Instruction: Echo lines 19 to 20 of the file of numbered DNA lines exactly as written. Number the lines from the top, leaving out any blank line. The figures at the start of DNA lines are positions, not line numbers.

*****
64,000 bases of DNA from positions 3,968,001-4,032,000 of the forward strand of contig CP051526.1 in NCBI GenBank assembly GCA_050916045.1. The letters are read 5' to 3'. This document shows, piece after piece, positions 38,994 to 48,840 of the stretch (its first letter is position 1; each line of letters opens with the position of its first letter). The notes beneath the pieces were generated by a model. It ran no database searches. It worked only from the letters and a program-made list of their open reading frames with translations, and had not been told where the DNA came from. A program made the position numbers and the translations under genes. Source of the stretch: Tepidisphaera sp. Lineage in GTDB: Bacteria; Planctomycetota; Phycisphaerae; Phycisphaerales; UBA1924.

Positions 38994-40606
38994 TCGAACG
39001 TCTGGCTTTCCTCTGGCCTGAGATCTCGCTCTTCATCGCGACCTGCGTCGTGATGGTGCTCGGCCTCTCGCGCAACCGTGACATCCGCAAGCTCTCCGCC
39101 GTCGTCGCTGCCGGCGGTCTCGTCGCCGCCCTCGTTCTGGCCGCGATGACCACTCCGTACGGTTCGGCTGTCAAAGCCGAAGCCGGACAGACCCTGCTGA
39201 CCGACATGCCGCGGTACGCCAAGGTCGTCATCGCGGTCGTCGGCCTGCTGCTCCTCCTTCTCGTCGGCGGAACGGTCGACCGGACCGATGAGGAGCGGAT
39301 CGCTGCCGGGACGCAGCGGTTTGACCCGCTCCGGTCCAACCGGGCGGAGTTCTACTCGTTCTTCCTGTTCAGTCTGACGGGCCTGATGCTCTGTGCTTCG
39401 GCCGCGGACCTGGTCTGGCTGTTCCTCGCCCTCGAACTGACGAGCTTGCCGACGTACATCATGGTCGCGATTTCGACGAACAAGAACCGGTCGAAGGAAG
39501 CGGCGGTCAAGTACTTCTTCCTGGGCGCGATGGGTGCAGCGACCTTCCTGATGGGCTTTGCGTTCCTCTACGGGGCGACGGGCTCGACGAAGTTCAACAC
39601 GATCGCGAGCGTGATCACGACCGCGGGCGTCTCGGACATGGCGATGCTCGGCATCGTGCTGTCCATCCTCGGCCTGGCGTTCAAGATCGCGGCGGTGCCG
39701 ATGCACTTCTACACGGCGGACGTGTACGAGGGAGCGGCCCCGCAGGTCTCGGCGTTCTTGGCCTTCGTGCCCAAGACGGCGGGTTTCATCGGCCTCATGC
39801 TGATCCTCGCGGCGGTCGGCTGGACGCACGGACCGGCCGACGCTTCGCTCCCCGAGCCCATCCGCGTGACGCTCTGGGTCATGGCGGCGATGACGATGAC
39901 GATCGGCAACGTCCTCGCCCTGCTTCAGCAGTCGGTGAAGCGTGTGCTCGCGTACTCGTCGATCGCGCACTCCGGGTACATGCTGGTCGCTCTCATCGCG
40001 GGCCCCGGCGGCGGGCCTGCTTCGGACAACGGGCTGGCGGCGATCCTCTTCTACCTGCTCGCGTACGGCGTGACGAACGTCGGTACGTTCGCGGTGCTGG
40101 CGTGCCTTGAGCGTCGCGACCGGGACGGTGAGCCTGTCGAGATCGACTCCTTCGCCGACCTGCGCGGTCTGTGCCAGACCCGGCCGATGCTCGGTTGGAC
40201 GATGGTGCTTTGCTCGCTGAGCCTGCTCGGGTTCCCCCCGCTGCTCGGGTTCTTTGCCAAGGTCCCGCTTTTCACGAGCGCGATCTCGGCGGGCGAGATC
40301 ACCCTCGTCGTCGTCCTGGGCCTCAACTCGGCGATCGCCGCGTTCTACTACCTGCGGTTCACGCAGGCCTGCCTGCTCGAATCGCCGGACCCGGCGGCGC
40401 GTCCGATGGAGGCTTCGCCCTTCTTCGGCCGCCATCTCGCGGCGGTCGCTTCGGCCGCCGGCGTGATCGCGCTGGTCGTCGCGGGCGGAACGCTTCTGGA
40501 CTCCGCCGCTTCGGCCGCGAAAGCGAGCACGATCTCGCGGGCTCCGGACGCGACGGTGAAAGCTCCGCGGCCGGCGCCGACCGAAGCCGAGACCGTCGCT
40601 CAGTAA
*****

40501 CTCCGCCGCTTCGGCCGCGAAAGCGAGCACGATCTCGCGGGCTCCGGACGCGACGGTGAAAGCTCCGCGGCCGGCGCCGACCGAAGCCGAGACCGTCGCT
40601 CAGTAA